Gulf oil cleanup continues: 1,250-pound tar mat uncovered in Florida

Oil is still being discovered 4 years after it first hit Florida's beaches

Topics: BP, Gulf Oil Spill, Deepwater Horizon, Florida, ,

Gulf oil cleanup continues: 1,250-pound tar mat uncovered in FloridaOil covered sand is shown on June 23, 2010 in Pensacola Beach, FL. (Credit: Cheryl Casey/Shutterstock)

A Florida Department of Environmental Protection monitor who regularly surveys Gulf of Mexico beaches for remnants of the BP oil spill hit jackpot this weekend at Fort Pickens, discovering a 1,250 pound mat of tar, sand and shells at Fort Pickens. The Pensacola News Journal reports:

As of the conclusion of work on Sunday, approximately 1,250 pounds of material has been collected, said Coast Guard Lt. Cmdr. Natalie Murphy, in charge of the Deepwater Horizon oil spill response.

…Murphy said it’s really hard to know how much is out there since it’s not visible. Crews will continue to dig around the perimeter and out into the water to make sure they collect all of it — for however long it takes.

Seashore Superintendent Dan Brown said he’s not surprised the mat surfaced, based on the number of tar balls that frequently washed up along the stretch of the beach.

“This is one of those areas we knew had some problems, some buried oil, and it’s not just always visible,” Brown said.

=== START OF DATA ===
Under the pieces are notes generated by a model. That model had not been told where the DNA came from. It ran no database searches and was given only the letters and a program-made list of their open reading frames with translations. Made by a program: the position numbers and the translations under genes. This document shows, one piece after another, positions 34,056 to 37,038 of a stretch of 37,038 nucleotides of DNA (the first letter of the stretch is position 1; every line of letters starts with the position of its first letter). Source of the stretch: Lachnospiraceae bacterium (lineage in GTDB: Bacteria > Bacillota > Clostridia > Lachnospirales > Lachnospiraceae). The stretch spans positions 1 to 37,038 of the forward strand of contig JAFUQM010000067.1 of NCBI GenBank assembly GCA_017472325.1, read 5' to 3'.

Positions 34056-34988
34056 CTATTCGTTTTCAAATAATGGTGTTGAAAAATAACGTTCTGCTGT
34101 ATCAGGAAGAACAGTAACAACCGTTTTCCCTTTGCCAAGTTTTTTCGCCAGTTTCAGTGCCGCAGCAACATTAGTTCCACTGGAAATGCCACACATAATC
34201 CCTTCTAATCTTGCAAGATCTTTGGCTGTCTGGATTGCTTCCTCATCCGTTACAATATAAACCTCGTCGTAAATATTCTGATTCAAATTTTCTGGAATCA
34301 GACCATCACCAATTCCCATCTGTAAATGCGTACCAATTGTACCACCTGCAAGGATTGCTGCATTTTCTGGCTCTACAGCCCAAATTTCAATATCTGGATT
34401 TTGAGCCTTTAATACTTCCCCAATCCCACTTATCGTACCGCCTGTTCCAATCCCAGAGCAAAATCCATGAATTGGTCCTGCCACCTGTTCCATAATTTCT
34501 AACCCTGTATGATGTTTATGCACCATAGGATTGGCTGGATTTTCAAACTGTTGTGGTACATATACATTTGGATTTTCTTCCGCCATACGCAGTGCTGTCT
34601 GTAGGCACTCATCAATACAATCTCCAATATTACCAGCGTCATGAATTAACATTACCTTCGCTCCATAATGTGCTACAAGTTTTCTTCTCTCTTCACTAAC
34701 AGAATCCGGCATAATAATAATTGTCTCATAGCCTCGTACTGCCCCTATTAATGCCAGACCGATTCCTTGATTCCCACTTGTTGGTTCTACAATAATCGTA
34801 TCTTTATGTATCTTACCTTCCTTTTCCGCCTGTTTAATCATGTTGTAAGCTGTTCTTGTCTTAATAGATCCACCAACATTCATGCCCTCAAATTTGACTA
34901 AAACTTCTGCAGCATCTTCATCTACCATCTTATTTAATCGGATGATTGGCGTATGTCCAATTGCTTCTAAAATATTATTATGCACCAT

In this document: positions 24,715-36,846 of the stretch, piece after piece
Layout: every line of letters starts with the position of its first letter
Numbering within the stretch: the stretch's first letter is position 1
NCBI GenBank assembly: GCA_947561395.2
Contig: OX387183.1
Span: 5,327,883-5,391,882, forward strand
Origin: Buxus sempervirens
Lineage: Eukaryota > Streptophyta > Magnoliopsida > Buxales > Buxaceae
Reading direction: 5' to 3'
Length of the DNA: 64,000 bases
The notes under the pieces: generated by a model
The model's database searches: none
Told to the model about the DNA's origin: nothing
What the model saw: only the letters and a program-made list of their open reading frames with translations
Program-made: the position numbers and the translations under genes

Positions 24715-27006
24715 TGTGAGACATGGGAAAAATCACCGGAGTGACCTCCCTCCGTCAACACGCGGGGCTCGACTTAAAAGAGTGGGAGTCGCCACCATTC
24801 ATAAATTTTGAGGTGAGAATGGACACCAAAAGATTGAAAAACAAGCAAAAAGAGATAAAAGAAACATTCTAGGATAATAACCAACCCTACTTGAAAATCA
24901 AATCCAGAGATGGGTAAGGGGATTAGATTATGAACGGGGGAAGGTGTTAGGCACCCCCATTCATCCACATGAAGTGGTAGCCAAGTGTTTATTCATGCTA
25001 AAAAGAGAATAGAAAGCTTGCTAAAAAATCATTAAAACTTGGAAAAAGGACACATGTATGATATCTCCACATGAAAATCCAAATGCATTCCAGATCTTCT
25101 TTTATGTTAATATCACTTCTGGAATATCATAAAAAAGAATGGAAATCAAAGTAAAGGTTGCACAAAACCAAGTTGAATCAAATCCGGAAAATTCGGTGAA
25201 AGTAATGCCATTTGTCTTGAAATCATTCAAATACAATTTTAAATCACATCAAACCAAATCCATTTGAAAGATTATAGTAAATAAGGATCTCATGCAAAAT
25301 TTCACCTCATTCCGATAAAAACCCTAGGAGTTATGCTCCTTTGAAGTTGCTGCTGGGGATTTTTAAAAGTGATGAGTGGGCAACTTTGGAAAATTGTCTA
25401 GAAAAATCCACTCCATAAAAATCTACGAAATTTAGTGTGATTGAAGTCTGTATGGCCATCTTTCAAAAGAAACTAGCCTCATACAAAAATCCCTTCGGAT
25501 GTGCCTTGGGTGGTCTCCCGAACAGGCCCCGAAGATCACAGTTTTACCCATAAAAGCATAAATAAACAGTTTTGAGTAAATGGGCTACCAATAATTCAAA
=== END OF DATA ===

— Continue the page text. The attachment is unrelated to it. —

This is a lot like that time, back in March, when the Pensacola News Journal reported that a 1,250 tar mat washed ashore in Florida. Don’t be confused, though — this isn’t a repeat of that story. Same headline, different 1,250 pounds of detritus held together by the oil that remains in the Gulf of Mexico from the Deepwater horizon explosion. It was found about half a mile east of the original.

By coincidence, the Pensacola News Journal notes that Monday marks the four-year anniversary of the day that oil from the April 2010 spill first hit Florida’s beaches. BP provides the state with funds to continue monitoring for remaining oil, but it stopped doing so itself back in 2013, according to the News Journal, because crews were “only finding a dwindling smattering of tar balls.”

Lindsay Abrams

Lindsay Abrams is a staff writer at Salon, reporting on all things sustainable. Follow her on Twitter @readingirl, email labrams@salon.com.

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